Author(s): Barabas AZ, Cole CD, Barabas AD, Lafreniere R, Barabas AZ, Cole CD, Barabas AD, Lafreniere R
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Abstract A slowly progressive autoimmune kidney disease was induced in Sprague Dawley rats by subcutaneous injection of a chemically modified kidney antigen (rKF3), incorporated into Alum and Distemper complex vaccine, followed by subcutaneous injections of an aqueous preparation of the same antigen. Pathogenic autoantibodies developed, which reacted with fixed glomerular nephritogenic antigen. Subsequently, immunopathological events lead to chronic progressive immune complex glomerulonephritis and proteinuria. The slowly developing disease was morphologically and functionally similar to Heymann nephritis (HN). The damage observed in the kidneys of experimental animals at 8 weeks and at the end of the experiment was examined by direct fluorescent antibody test, histology and electron microscopy. The changes were similar to the typical lesions found in HN rat kidneys, but less severe. Animals became proteinuric from 17 weeks onward (instead of the usual 4-8 weeks). By the end of the experiment, at 8 months, 100\% of the rats were proteinuric. This new experimental model of autoimmune kidney disease, which is not complicated by intraperitoneal deposition and retention of Freund's complete adjuvant and renal tubular antigens, allowed us to investigate the pathogenesis of the disease processes from a different aspect, and promises to be a useful and improved model for the investigation of future treatment options.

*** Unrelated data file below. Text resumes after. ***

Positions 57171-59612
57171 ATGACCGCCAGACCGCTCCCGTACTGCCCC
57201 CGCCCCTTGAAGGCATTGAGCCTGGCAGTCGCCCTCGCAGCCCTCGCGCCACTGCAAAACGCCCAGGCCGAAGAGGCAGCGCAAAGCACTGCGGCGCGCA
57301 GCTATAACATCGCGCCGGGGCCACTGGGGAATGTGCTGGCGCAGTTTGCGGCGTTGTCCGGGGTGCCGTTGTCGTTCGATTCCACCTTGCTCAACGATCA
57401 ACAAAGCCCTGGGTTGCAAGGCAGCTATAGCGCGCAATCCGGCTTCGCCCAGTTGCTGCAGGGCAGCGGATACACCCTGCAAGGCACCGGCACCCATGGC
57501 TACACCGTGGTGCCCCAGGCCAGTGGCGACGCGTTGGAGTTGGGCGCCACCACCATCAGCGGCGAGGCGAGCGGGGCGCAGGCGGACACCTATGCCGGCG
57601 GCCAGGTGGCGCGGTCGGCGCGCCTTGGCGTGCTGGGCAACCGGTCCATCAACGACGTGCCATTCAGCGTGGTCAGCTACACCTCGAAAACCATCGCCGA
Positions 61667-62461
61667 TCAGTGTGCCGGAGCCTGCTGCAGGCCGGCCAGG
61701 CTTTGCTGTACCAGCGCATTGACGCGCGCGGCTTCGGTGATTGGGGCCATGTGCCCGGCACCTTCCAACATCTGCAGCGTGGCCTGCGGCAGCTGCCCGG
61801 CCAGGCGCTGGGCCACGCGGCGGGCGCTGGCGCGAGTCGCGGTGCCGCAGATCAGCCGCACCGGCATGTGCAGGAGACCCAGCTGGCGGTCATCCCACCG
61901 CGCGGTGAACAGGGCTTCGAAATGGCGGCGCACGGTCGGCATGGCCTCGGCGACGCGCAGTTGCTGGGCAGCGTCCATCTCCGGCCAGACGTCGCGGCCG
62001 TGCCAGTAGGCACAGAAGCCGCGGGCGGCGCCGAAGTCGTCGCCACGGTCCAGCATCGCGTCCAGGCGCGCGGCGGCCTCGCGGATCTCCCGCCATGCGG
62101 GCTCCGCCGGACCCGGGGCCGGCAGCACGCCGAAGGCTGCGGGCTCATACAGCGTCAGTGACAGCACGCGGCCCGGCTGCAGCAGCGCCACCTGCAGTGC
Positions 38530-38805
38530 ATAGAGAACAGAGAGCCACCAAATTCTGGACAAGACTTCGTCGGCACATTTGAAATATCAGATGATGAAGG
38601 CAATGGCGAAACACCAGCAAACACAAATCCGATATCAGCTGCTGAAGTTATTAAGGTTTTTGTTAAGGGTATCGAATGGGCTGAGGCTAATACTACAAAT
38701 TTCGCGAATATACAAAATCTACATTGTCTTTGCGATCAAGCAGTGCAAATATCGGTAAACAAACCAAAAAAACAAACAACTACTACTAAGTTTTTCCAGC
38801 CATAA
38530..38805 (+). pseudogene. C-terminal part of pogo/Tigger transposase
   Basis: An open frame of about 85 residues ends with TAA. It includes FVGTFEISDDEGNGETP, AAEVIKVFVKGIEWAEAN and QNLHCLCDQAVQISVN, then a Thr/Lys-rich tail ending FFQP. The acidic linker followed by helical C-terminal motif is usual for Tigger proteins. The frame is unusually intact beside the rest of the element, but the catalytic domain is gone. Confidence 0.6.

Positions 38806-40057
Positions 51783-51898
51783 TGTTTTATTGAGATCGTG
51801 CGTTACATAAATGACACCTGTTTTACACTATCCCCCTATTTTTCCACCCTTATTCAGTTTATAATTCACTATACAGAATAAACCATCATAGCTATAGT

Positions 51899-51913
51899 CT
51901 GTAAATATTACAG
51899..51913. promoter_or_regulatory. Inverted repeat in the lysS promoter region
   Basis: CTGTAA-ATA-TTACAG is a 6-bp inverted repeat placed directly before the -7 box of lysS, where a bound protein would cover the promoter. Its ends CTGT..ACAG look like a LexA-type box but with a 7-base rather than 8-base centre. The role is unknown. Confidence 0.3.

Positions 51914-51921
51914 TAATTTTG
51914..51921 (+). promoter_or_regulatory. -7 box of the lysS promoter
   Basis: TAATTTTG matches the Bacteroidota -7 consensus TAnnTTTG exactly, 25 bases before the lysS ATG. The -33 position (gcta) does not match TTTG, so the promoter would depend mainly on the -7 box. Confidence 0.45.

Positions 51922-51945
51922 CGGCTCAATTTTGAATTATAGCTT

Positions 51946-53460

This article was published in Int J Exp Pathol
and referenced in Immunome Research